As is the case with many sectors, the film and TV industries are becoming increasingly globalised in the modern age.
More and more films and TV series are being submitted for translation, and as the modern consumer expects work to be released in their native language almost simultaneously to its original language release, the pressure for translators to work quickly is building. However, the job of the film translator is not only to translate the content but also to ensure that the audience can enjoy the film. Localisation therefore plays a vital role in the process.
Symbols and connotations
In order to successfully translate and localise a film or TV show, it is imperative that the translator first understands the cultural perception of the target audience. Objects and ideas hold a variety of symbolic meanings in different nations, so it’s important that the connotations of colours, foods and animals, amongst many other things, are taken into account before undertaking a literal translation.
The new Disney Pixar film “Inside Out” displays a great example of localisation for the Japanese market. In the original US version, the young girl Riley is shown getting angry with her parents when they try to feed her broccoli for dinner, but Japanese children don’t seem to hold such a negative opinion of the vegetable. For this reason broccoli was replaced by green peppers, which are generally considered disgusting, to accommodate the cultural discernment of the Japanese audience.
Similarly in the Lithuanian translation of “Garfield”, the chubby cat’s favourite dish, lasagne, was substituted with the far more popular Kugelis- a Lithuanian potato dish.
A literal translation of “Cloudy with a Chance of Meatballs” may not have gone down too well with an Israeli audience, and so the film was translated “It’s Raining Falafel”. This can seem rather comical to a westernised, English-speaking audience, but localisation of this kind is entirely appropriate when marketing your product overseas where there exists an alternative cultural background.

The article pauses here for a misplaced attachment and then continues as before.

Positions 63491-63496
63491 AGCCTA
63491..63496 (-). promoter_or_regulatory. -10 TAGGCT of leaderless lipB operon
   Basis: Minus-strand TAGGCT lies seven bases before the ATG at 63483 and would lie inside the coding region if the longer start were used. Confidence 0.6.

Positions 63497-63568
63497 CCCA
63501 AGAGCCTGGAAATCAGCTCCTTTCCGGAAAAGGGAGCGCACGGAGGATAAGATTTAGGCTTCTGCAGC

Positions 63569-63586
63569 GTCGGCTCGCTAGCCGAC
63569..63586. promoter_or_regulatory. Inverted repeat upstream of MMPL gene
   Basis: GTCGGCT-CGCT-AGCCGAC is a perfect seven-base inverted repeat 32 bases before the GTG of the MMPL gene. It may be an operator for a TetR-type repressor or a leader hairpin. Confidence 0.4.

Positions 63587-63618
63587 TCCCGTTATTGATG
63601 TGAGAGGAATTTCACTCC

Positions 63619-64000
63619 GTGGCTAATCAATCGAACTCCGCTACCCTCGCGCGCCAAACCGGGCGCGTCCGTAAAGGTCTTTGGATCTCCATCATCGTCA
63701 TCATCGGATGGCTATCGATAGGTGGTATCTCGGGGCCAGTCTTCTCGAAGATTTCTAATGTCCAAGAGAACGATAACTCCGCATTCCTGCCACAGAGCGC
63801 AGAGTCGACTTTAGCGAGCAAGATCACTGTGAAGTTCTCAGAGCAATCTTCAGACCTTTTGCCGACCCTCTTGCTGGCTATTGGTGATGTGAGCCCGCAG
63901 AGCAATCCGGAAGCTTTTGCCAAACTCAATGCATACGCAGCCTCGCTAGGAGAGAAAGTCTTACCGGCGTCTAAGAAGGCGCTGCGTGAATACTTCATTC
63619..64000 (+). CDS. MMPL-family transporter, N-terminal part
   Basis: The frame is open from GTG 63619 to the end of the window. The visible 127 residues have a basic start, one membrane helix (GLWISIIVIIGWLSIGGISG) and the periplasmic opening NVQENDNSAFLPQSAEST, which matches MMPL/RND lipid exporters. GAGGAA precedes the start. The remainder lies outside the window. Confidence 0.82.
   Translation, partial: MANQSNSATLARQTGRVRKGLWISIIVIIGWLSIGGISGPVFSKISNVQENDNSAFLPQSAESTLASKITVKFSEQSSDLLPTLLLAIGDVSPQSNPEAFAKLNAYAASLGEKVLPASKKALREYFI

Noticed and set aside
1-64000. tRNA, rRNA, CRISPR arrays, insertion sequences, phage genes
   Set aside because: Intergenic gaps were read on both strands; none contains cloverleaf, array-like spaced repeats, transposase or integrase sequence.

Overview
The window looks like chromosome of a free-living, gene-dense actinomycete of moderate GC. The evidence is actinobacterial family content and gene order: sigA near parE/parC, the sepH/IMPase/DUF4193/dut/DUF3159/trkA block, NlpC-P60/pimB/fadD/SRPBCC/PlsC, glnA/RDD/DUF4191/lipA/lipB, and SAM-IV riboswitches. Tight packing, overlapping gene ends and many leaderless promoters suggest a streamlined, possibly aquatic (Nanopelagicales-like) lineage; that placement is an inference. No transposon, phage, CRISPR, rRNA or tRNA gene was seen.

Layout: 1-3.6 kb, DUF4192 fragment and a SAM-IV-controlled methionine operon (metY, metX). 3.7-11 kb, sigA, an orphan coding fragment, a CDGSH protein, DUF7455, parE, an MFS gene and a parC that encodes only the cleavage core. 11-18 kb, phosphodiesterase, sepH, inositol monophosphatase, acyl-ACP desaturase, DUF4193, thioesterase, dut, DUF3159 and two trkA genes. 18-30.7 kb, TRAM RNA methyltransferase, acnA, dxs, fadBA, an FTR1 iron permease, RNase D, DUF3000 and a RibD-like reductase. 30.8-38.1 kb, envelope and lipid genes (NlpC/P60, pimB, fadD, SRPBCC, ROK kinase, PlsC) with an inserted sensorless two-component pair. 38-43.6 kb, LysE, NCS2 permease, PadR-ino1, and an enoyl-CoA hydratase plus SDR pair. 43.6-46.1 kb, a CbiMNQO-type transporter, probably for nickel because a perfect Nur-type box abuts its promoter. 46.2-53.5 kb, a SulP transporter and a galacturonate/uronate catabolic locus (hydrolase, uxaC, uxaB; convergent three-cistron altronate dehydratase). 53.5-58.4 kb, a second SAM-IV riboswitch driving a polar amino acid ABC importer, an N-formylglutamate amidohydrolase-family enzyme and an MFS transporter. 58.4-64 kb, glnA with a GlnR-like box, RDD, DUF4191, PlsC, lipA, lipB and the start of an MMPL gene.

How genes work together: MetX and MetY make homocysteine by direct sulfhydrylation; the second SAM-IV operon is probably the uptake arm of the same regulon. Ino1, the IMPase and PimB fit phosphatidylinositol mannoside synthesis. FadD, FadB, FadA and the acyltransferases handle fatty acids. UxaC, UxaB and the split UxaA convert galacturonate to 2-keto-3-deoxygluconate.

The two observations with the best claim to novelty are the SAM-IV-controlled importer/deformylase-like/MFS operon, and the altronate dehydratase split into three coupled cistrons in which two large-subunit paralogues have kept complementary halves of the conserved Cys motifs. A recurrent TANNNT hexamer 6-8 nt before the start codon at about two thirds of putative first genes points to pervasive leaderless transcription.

Popular kids TV show “Sesame Street” has undergone some significant changes in the name of localisation. Whilst “Big Bird”, the show’s principal figure, proved well-loved by American pre-schoolers, executives weren’t convinced the character would have the same appeal amongst foreign children. In Germany this persona became a bear, in Poland a dragon and in India a vegetarian lion!
Another largely successful method for selling your film or TV show to an international market is to use actors who are already hugely popular amongst your target audience. In “Ice Age” the role of the sloth was voiced by famous comedian John Leguizamo, which proved to go down well with the American audience, whose culture the comedian understood and could make comical references to. As part of localisation when dubbing the film into German, local comedian Otto Waalkes was employed, who proved able to do for a German audience what Leguizamo had achieved with the US demographic. For example, Waalkes made the sloth “more German” by yodelling. The well-known comedian also led the ad campaign in Germany, attracting the audience he had already acquired for himself to the film.